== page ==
Space News Archive - May 12, 2011
Salinity â€“ the concentration of salt â€“ on the ocean surface is a key missing puzzle piece in satellite studies of Earth that will improve our understanding of how the ocean and atmosphere are coupled and work in tandem to affect our climate.
How do instruments end up on satellites orbiting the Earth?
ESA's CryoSat team working on the Greenland ice sheet has been honored with a visit from a Dutch delegation including HRH Prince of Orange.
Western Europe's exceptionally dry spring is clear to see in maps generated using data from SMOS.
SpaceX has named Bret Johnsen as Chief Financial Officer, bringing 20 years of financial leadership experience in high-profile, publicly traded companies to SpaceX as it undergoes rapid growth on the back of tremendous technological and market success.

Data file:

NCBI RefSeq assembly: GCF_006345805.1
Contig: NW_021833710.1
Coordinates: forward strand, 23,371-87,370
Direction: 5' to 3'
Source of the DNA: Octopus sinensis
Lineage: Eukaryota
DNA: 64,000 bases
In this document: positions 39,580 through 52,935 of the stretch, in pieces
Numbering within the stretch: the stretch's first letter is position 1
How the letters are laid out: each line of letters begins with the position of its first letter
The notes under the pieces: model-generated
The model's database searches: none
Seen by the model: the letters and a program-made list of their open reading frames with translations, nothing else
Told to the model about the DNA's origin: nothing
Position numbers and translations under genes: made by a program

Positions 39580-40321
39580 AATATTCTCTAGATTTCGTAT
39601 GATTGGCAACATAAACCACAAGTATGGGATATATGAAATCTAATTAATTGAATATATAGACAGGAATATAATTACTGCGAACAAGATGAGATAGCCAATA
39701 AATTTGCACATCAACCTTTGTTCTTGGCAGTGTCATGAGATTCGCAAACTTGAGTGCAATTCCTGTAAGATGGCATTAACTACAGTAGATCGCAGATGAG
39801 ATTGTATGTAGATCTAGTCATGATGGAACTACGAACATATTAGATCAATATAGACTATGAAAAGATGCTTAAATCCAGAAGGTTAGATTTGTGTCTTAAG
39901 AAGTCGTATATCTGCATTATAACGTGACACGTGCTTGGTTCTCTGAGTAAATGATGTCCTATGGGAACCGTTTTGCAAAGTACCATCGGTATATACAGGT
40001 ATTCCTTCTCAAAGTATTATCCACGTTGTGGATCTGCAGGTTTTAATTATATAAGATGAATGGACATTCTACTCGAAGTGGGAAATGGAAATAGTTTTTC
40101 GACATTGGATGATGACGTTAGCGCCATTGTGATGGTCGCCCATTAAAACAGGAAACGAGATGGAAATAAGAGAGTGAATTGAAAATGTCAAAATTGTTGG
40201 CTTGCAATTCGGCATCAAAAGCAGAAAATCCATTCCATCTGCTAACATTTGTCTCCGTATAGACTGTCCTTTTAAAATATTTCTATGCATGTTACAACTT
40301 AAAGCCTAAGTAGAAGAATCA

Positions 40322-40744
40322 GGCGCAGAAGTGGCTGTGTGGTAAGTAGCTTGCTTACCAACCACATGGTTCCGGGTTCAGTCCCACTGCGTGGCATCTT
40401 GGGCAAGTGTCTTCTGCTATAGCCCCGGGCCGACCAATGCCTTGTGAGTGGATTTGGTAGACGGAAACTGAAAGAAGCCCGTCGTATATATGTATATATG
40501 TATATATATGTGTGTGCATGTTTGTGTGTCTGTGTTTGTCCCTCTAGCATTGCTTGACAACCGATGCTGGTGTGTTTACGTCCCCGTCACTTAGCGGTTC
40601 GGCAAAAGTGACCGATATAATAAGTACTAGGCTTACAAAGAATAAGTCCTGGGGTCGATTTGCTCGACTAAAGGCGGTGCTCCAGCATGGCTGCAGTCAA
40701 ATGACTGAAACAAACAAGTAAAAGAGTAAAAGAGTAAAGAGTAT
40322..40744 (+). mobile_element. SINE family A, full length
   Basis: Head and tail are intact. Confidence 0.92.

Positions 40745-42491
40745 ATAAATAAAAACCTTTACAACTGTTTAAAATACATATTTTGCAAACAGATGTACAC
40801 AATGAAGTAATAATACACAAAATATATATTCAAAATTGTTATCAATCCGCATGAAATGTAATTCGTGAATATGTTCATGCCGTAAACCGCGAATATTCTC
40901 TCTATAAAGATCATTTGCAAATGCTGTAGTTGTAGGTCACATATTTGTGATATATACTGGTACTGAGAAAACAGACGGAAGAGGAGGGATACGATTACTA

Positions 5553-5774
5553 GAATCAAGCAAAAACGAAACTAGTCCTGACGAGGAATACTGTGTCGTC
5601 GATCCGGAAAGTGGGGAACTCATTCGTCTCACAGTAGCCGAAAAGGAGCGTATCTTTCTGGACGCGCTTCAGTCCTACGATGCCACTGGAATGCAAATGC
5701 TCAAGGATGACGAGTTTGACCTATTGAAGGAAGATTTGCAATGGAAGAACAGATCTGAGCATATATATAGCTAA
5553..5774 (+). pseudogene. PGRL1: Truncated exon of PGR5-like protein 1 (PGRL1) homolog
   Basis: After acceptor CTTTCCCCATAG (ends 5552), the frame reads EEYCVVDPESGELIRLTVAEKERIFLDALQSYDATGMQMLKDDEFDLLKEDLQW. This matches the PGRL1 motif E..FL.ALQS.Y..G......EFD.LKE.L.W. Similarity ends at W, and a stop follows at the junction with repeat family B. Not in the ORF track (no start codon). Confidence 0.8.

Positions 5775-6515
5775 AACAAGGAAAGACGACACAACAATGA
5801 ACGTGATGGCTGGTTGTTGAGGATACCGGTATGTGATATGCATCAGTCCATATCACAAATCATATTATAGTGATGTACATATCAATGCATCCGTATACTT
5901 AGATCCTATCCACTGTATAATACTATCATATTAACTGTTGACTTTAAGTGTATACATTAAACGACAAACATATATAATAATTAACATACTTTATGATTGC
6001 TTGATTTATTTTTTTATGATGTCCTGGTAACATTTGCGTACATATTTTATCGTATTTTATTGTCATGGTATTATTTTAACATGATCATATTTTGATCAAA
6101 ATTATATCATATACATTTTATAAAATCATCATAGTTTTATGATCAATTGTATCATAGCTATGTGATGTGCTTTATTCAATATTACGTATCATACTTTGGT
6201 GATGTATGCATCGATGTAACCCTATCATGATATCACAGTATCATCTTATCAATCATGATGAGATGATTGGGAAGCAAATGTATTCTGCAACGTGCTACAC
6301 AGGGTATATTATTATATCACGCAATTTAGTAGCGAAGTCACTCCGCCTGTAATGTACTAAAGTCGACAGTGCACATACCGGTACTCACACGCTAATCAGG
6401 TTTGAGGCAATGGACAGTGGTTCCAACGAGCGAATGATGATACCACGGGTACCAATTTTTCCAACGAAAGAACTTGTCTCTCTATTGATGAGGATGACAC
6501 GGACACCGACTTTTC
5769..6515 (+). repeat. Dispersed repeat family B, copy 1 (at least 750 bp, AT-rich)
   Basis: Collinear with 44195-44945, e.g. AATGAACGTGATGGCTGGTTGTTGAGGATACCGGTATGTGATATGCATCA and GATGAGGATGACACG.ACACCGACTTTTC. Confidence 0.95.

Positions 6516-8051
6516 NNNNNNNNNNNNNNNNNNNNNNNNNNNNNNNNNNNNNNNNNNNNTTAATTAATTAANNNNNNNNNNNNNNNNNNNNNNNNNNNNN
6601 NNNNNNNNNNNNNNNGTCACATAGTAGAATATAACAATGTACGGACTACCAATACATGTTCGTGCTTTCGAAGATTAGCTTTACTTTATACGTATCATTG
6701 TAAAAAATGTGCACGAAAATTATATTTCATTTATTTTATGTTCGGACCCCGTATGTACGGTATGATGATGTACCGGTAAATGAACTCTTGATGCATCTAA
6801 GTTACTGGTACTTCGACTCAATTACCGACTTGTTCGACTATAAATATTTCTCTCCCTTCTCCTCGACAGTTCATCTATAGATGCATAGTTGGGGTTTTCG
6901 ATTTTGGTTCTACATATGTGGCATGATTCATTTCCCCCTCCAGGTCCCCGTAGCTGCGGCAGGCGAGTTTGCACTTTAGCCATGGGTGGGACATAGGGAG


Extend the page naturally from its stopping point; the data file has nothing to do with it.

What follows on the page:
Scientists said on Wednesday the majority of the 500 planets detected around stars besides the Sun appear to spin the same way the star does.
The fifth dwarf planet of the Solar System, Haumea, and at least one of its two satellites, are covered in crystalline water-ice due to the tidal forces between them and the heat of radiogenic elements.
Hubbleâ€™s newest camera has taken an image of galaxy NGC 4214, a galaxy glowing brightly with young stars and gas clouds.
NASA Television will cover the return of three International Space Station crew members and the launch of three new station residents in the coming weeks.
NASA said on Thursday that its Galileo spacecraft has revealed a subsurface ocean of molten, or partially molten, magma beneath the surface of Jupiter's volcanic moon Io.